Treatment of restless legs syndrome in patients with chronic kidney disease: a focus on medications.
Restless legs syndrome
(Tests, problems and exercises)
Chronic kidney failure (Tests, problems and exercises)
Raymond, Colette B.
Wazny, Lori D.
Sood, Amy R.
Orsulak, Cali D.
|Publication:||Name: CANNT Journal Publisher: Canadian Association of Nephrology Nurses & Technologists Audience: Trade Format: Magazine/Journal Subject: Health care industry Copyright: COPYRIGHT 2010 Canadian Association of Nephrology Nurses & Technologists ISSN: 1498-5136|
|Issue:||Date: April-June, 2010 Source Volume: 20 Source Issue: 2|
|Geographic:||Geographic Scope: Canada Geographic Code: 1CANA Canada|
1. Clinical manifestations of restless legs syndrome (RLS) include:
(a) urge to move the legs, leg cramps, sudden jerking leg movements, varicose veins
(b) urge to move the legs, worse at night, worse with rest or inactivity and relieved by movement
(c) urge to move the legs, sudden jerking leg movements, skin sensitivity, pain and tingling in the legs
(d) urge to move the legs, insomnia, mood disorders, obstructive sleep apnea
2. Mr. S.R. is a 58-year-old male receiving hemodialysis with anemia, diabetes, diabetic gastroparesis, obstructive sleep apnea, hypertension, hyperphos-phatemia and hyperparathyroidism. Mr. S.R. receives the following medications: epoetin alfa, intravenous iron, insulin, metoclopramide, calcium carbonate and calcitriol. He has just been diagnosed with intermittent RLS.What risk factors does Mr. S.R. have for RLS?
(a) end stage renal disease, hyperphosphatemia
(b) anemia, hyperparathyroidism, obstructive sleep apnea
(c) end stage renal disease, hypertension, obstructive sleep apnea
(d) end stage renal disease, diabetes, anemia
3. The medication that could possibly contribute to his RLS includes:
(b) intravenous iron
4. Ms. C.O. is a 69-year-old female receiving hemodialysis. She was diagnosed with RLS after she presented an urge to move her legs, which occurred during dialysis sessions and also occasionally at night, but is relieved by movement. Therapeutic options for Ms. C.O. include:
(a) reduce caffeine, alcohol and nicotine, perform mentally alerting activities during dialysis, perform calfstretching exercises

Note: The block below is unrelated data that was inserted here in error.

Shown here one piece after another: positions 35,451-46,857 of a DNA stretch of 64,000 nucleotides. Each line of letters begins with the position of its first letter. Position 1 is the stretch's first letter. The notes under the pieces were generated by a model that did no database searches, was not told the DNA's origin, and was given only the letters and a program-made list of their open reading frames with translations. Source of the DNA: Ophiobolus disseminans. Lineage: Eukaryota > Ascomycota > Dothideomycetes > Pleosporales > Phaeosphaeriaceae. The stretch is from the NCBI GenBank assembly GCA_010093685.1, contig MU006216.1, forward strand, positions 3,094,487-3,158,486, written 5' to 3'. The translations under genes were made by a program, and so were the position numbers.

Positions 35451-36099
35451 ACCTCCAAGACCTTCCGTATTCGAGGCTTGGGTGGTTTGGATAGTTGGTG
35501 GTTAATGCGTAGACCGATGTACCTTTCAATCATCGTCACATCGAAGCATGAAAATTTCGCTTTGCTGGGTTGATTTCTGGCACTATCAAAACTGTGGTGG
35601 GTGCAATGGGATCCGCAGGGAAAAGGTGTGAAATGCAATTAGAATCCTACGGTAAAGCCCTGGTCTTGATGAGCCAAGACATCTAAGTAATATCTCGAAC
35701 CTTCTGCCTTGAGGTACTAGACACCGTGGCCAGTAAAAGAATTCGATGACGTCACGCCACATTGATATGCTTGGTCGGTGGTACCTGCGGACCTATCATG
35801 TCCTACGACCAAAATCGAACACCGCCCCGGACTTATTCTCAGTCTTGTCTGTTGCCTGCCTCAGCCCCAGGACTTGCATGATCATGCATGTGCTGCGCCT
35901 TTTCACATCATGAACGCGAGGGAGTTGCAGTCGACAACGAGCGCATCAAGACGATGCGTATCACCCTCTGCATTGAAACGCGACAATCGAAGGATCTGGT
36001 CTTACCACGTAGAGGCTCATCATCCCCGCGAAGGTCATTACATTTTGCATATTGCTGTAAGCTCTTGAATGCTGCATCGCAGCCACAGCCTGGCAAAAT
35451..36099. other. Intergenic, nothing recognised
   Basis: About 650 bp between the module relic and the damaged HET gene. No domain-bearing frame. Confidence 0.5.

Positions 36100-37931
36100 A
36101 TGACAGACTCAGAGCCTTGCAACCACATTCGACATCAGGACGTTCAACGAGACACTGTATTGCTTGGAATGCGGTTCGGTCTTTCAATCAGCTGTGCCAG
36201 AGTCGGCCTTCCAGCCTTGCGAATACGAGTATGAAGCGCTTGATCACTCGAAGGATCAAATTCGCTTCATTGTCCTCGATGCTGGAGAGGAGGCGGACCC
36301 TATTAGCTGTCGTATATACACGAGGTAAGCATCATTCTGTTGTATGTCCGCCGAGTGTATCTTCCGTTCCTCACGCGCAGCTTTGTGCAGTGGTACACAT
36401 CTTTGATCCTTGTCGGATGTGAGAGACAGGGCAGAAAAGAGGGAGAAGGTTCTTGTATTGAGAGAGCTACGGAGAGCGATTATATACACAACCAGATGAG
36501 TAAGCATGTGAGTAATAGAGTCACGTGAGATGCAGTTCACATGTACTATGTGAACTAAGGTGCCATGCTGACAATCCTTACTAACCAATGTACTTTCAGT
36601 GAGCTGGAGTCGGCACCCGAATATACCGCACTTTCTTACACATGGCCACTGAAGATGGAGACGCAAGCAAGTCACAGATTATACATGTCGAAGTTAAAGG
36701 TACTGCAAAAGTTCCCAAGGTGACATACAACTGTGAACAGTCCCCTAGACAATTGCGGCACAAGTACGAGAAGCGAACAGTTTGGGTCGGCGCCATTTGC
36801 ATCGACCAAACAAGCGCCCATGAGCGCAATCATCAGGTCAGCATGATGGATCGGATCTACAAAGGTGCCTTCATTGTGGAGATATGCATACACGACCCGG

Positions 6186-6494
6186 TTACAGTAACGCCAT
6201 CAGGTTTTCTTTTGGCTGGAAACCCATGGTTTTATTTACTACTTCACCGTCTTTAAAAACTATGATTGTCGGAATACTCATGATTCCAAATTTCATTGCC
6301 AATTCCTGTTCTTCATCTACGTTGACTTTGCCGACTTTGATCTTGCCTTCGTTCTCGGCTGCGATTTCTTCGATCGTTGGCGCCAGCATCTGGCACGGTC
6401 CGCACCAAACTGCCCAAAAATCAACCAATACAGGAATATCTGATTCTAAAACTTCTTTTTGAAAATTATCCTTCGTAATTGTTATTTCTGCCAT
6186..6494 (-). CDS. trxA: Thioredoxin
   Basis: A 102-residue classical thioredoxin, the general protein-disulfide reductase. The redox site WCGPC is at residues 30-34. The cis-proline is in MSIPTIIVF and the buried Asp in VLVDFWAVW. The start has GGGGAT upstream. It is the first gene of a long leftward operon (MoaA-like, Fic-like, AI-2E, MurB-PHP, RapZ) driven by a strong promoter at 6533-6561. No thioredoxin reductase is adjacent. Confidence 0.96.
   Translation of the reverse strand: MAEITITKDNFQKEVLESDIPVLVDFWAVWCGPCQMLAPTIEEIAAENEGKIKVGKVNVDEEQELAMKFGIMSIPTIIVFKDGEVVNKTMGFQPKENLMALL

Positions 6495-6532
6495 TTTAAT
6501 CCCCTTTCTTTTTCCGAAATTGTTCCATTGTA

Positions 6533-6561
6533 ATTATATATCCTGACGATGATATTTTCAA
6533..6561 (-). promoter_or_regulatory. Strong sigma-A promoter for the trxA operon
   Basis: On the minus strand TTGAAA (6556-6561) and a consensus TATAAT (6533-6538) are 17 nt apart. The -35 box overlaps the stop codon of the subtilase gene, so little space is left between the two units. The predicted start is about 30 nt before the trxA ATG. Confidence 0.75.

(b) increase caffeine intake, especially before dialysis sessions, sleep during dialysis sessions
(c) reduce caffeine, alcohol and nicotine, perform relaxation exercises during dialysis, avoid intradialytic aerobic exercise
(d) reduce caffeine, alcohol and nicotine, perform mentally alerting activities during dialysis, apply hot compresses to legs during dialysis sessions
5. Pharmacotherapeutic alternatives for Ms. C.O. include:
(a) dopamine, ropinirole, gabapentin
(b) levodopa/carbidopa, ropinirole
(c) metoclopramide, ropinarole, pramipexole
(d) hydromorphone, gabapentin, quinine
6. Ms. J.K. is a 63-year-old female with stage 4 chronic kidney disease and RLS. Her RLS occurs every night and causes sleep disruption and, as a result, she feels tired and depressed. Medication options to treat Ms. J.K. include:
(a) levodopa/carbidopa, gabapentin, oxycodone
(b) levodopa/carbidopa, ropinirole, gabapentin
(c) pramipexole, gabapentin, tramacet
(d) ropinirole, zopiclone, quinine
7. Mr. J.T. is a 47-year-old hemodialysis patient who was recently diagnosed with RLS. He has received a prescription for ropinirole 0.25 mg daily at bedtime. He should be aware of the following adverse effects:
(a) gastrointestinal disturbances, insomnia, orthostatic hypotension, nasal stuffiness, impulse control disorders
(b) decreasing response to therapy, insomnia, worsening of RLS symptoms in the daytime, gastrointestinal disturbances, insomnia, orthostatic hypotension
(c) dizziness, drowsiness, ataxia, hallucinations, fatigue, gastrointestinal disturbances, insomnia, orthostatic hypotension
(d) sedation, pruritis, hallucinations, constipation, gastrointestinal disturbances
8. The correct pairing of type of RLS and most commonly recommended treatment options listed below is:
(a) intermittent RLS: levodopa/carbidopa, dopamine agonists
(b) intermittent RLS: benzodiazepines, opioids
(c) daily RLS: levodopa/carbidopa, dopamine agonists
(d) daily RLS: levodopa/carbidopa, gabapentin
9. The true statement below about the epidemiology of RLS is:
(a) 6% to 60% of patients with CKD not receiving dialysis experience RLS
(b) the prevalence of RLS among dialysis patients is 7% to 33%
(c) up to 33% of the general population experiences RLS at least once in their lifetime
(d) younger adults experience more RLS than older adults
10. The true statement about the pathophysiology of RLS listed below is:
(a) altering the dialysis membrane can improve RLS symptoms
(b) RLS is related to elevated serotonin and norepinephrine
(c) RLS is related to altered dopaminergic function
(d) RLS symptoms is worsened by iron overload
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By Colette B. Raymond, PharmD, MSc, Lance Breland, BScPharm, Lori D.Wazny, PharmD,Amy R. Sood, PharmD and Cali D. Orsulak, BScPharm
Post-test answer grid Please circle your answer choice: 1. a b c d 2. a b c d 3. a b c d 4. a b c d 5. a b c d 6. a b c d 7. a b c d 8. a b c d 9. a b c d 10 a b c d Evaluation Evaluation Strongly Strongly disagree agree 1. The offering met the stated objectives. 1 2 3 4 5 2. The content was related to the objectives. 1 2 3 4 5 3. This study format was effective for the content. 1 2 3 4 5 4. Minutes required to read and complete: 50 75 100 125 150
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